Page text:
It seems that some of the economists don’t understand how economics works.

Someone, some many someones, somewhere, scribble some figures on the back of an envelope, flash the possibilities and gamble with the health and wealth of a nation. Different schools of economic thought are used to play risk. Priorities are weighed by different parties. Unrealistic goals and targets are outlined and bankrupted.

And still we allow them to mis/manage our countries. It is the trust of people that has been bankrupted while those who play the game also run the shop and set the prices. We don’t determine the currency and fiddle the exchange rate, although we are guilty of allowing value to be set by others. We are culpable in a system that dehumanises suffering based on accounts and capitalises on effort while penalising poverty.

The people, meanwhile, take their thruppeny bit to the store and can’t figure out why they’re being penalised, why what was affordable and available yesterday has become a luxury item.

Luxury is relative.

Water is not a luxury.

Ordinary people do have value.

The price they are being expected to pay is not worth it.

I can count in old money, I can count in new. Imperial, decimal. It all amounts to the same thing if someone else determines the exchange rate and sets intrinsic worth.

That handy conversion table at the till now lists the price of life against the coin.

Perhaps it always has and those who have counted the cost have been unheard except through revolution or appeals made to the charity of those relatively better off. Who can resist such appeals, even while knowing that sometimes the cause of dire circumstances is not natural disaster but the corruption or mismanagement of a country by those who want their own trophy at any cost?

One thing economists/governments don’t appear to take account of, where maybe they did in the past, is that people will put up with a lot, a really huge amount, an enormous quantity of being diddled, of suffering hardship, of paying the toll at the gate of the game others control, so long as basic requirements are met.

At the most basic, is water and the air we breathe. How much longer before oxygen tanks are issued with a price tag?

mad-hatter-1

Who runs the countries?

Penny for your thoughts?

Quirinus

Go quietly now,

rest

on ancient hill,

oaken spear

by side,

duality still.

 

Go gently now,

God and man

divine,

temple to

empire,

fruits of Sabine.

 

Go wisely now,

from state

to ruin,

once seven hills

from lupine

bloomed.

 

Seek counsel now,

imperious

oblations,

no mastery,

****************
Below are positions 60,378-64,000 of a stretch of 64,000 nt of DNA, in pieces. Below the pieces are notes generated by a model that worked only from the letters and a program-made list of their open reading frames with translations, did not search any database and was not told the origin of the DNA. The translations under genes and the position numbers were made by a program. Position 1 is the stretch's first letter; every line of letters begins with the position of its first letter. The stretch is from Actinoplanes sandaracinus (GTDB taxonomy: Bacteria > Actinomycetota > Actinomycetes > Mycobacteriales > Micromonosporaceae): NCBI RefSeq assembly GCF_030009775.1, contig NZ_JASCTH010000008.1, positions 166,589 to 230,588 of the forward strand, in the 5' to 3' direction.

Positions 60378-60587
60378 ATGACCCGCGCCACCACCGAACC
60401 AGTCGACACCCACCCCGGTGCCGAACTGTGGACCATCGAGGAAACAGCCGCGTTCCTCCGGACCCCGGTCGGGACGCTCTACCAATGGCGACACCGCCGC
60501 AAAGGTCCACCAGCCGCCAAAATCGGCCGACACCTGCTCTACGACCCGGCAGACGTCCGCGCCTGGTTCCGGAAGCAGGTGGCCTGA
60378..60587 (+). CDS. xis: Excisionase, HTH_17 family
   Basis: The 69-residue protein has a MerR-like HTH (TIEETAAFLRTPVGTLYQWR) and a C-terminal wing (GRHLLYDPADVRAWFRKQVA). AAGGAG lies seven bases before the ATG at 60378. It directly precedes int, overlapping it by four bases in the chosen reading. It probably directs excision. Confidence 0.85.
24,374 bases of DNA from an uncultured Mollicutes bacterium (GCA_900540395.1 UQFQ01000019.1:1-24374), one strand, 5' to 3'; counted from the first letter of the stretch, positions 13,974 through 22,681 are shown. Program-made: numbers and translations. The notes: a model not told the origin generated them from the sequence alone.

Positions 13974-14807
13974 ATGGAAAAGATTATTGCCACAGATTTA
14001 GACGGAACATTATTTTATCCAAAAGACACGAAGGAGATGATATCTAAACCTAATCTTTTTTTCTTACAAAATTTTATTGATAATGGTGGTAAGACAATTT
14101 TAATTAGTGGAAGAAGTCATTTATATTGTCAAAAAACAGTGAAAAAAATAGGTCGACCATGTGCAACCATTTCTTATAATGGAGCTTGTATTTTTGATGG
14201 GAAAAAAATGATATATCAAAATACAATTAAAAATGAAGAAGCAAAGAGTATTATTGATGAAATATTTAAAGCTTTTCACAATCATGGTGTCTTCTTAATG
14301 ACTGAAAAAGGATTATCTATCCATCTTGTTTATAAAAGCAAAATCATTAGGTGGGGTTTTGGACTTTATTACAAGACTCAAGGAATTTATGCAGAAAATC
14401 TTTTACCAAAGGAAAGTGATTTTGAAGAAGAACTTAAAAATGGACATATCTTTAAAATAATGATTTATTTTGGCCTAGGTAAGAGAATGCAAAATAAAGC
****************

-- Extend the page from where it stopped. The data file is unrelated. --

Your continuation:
twinned stars

guide nations.

 

Go bravely now,

new knowledge

understand,

with hope we sow

wonders from

godly hands.

Battle Of The Sexes? Let’s Get Serious.

I wrote a poem yesterday. A Feeling. What’s new? Well, one of the comments on my poem for starters.

‘Your post is all about him. What about her? Sorry, I am very angry at the ‘so called’ brotherhood of hu-man-ity. Bye.’

I’ll attempt to address this without seeming patronising but I sincerely struggle with anyone’s objection to the use of certain words. There are 152 words in this poem. Five of them may be perceived as referring to gender if wished.

‘His’ references a phoenix. Used as a metaphor.  Three times ‘his’ was used.

‘Humanity’ or’ brotherhood’ to describe the fellowship or unity of homo sapiens as a species.

I have long since passed the need to be politically correct in my use of sex defining pronouns and refuse to write poems that must refer to he/she, him/her etc. And I use other words as I see fit.

My first loyalty is to Spirit that I believe we all are. Next to part of a species – human beings. That is what we are called. Lastly, but no less importantly, to my sex. I am a woman and proud of it but I do not need to prefix every point I make with politically correct lexicon that seeks to subvert common understanding.

‘Hu-person-ity’ would just be ridiculous. ‘People’ did not say what I wanted it to say. ‘Personhood’ would be almost equally ridiculous. I embrace my humanity. And can find no better word to elicit the understanding that is universal in its name.

The etymology and definition of words are there to be researched and understood in their fullest context. Should separatism be seen in words, there is more likelihood that the perception is born of subjective analysis by the reader than overt or subversive intention by the author.